Blackberry sells its soul for $4.7 billion

* UPDATE – the Crackberry monster announced today it had made a deal with major Canadian investor Fairfax and others to sell itself off for $4.7 billion and to go private. Its shares initially fell on the news but have now been suspended. We guess it could be worse – it could have been bought by possibly the most incompetent mobile player on the globe, the Vole of Nokia.

What do you do if your company’s going down the pan? Fruity Blackberry, it has emerged, decided to buy itself a bigger executive jet.

Just as the ailing pioneer announced it expected to post a $1 billion loss for the latest quarter, it turns out the company had a large corporate jet delivered as recently as July.

Looking through Canadian aircraft registry records, the Wall Street Journal found Blackberry had bought a 2006 Bombardier BBD.B.T in July. The price isn’t public but they generally go for around $30 million.

In a statement, spokesperson Adam Emery said: “Earlier this year the company decided to sell both Dassault planes and replace them with one longer range aircraft. The company considered several options and selected a used Bombardier aircraft, which was eventually delivered in July”.

Although the plane was delivered in July, Blackberry has been in trouble for quite some time.

Since Thorsten Heins took over from Lazaridis and Balsillie he has failed to turn the company around. Admittedly, a larger ship takes longer to steer, but substantial hype generated for the Z10 didn’t manage to persuade the public it wasn’t an also-ran that was a bit like the iPhone. The range was a $1 billion write-off.

In spite of the bad times, Heins has been remarkably vocal about his vision for the future of a sector Blackberry is no longer really shaping at all. He declared tablets as bad for business and had the prescience to boast his company will be on top of the market – soon. 

The company recently announced it intends to cut 40 percent of its entire workforce. 

Whispers are increasingly suggesting Blackberry will have to carve itself into a fruit salad, despatch the rotten bits and sell off the best of its services to the highest bidder if it’s to save itself from turning to mulch.

On top of all the bad news, its BlackBerry Messenger app for Android and Apple devices has been delayed because of a leak, and the BBC describes the Android version “problematic” where it has been released.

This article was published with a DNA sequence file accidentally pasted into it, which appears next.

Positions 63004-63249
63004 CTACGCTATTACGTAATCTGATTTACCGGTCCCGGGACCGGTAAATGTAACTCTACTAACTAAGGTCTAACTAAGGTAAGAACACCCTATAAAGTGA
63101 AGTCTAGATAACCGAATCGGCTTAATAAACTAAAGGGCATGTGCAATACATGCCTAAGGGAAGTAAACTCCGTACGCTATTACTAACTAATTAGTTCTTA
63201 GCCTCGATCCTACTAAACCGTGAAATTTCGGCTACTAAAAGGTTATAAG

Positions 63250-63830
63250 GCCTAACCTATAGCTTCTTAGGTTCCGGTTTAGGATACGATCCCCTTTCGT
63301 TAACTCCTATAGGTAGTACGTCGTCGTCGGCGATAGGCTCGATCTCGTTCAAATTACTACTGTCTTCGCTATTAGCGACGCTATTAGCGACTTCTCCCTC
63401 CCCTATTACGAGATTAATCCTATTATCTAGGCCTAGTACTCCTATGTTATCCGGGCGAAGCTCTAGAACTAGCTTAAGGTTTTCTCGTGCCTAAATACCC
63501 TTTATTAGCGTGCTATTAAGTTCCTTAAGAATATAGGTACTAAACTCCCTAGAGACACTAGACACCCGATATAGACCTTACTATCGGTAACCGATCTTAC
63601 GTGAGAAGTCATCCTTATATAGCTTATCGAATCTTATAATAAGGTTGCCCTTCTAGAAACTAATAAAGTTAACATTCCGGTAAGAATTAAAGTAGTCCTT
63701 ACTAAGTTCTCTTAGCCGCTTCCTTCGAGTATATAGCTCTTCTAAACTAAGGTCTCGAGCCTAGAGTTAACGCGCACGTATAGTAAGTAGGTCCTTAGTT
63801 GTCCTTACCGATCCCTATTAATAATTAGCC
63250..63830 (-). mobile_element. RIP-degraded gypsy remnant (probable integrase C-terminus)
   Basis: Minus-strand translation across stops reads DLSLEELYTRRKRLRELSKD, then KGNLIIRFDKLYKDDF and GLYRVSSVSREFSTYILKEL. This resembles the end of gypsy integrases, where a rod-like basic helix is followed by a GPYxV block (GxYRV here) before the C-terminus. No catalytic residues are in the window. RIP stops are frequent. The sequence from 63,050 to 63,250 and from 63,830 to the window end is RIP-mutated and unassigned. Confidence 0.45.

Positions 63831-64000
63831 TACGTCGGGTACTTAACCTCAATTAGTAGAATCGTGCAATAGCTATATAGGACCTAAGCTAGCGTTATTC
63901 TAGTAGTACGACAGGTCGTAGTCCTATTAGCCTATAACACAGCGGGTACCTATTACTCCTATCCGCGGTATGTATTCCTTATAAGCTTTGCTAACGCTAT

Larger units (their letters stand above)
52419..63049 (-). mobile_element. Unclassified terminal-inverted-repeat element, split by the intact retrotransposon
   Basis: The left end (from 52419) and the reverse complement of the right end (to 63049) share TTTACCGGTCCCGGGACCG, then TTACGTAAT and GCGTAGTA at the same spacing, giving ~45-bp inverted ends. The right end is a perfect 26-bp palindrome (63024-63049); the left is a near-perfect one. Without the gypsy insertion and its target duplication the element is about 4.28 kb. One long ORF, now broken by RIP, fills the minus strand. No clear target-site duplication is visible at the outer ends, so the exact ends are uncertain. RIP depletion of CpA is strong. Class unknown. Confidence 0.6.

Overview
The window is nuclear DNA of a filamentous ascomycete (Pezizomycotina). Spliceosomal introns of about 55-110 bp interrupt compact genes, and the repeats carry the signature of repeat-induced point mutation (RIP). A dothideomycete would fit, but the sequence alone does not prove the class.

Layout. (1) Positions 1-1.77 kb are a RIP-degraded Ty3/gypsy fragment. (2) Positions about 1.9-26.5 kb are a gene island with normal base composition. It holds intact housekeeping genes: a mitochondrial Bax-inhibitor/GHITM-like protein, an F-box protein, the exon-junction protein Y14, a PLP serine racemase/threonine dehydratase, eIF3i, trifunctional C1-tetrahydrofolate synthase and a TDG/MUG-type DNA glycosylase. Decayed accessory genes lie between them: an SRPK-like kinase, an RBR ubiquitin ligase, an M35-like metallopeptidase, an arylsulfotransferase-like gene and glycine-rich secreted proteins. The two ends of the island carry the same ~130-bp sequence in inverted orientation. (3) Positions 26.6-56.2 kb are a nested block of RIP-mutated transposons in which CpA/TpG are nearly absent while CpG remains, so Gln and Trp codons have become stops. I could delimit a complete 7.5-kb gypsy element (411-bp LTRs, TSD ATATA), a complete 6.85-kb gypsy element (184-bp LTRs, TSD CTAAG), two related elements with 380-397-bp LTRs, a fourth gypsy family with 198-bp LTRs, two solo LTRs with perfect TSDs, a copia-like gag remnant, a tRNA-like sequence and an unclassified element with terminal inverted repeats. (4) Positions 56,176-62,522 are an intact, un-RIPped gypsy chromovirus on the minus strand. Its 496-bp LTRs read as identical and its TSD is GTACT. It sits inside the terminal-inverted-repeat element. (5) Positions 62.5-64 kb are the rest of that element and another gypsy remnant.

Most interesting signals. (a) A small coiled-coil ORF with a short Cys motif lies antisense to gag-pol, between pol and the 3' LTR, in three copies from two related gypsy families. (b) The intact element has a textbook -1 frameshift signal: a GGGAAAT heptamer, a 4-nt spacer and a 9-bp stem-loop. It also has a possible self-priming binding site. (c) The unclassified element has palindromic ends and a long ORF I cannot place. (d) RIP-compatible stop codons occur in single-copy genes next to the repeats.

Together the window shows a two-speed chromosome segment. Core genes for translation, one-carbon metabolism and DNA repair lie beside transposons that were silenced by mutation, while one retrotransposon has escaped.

Some businesses still like the iconic Blackberry for its security but increasingly CIOs are adoption Bring Your Own Device policies that do away with having to kit out your entire workforce with the smartphones.

Blackberry will now have to give up its Bombardier as it seeks to cut unnecessary costs.

“In light of the company’s current business condition, the company has decided to sell that aircraft along with the two legacy aircraft and will no longer own any planes,” the spokesperson added.

Thorsten Heins declares tablets bad for biz

Blackberry CEO Thorsten Heins blew a huge raspberry at the future of tablets, again.

Many would have expected Heins to be laying low with his opinions considering his strategy of pinning every hope on a much delayed Blackberry 10 appears to be floundering.

Heins wanted to say a few things about the future of tablets at the Milken Institute Conference in Los Angeles.

He claimed that in five years there will not be a reason to have a tablet. While you might want a big screen in your workspace, it will not be a tablet. Tablets themselves are not a good business model, he said.

Earlier this year Heins made a similar claim, while also boasting Blackberry will undoubtedly be at the top of its market in the near future.

Current views are that the PC will be replaced by mobile phones and tablets. A recent forecast from Gartner expects the tablet market to more than double by 2017. That’s a growth from 116.1 million units shipped last year, to 197.2 million this year, and 468 million units projected to ship in 2017.

But Heins is talking about the business market, which he thinks will still be dominated by smartphones. While tablets are increasingly used in the workplace, the platform is not overtaking PCs and large display monitors.

Roger Kay, principal analyst with Endpoint Technologies Associates, told Red Orbit that tablets will still be around in five years.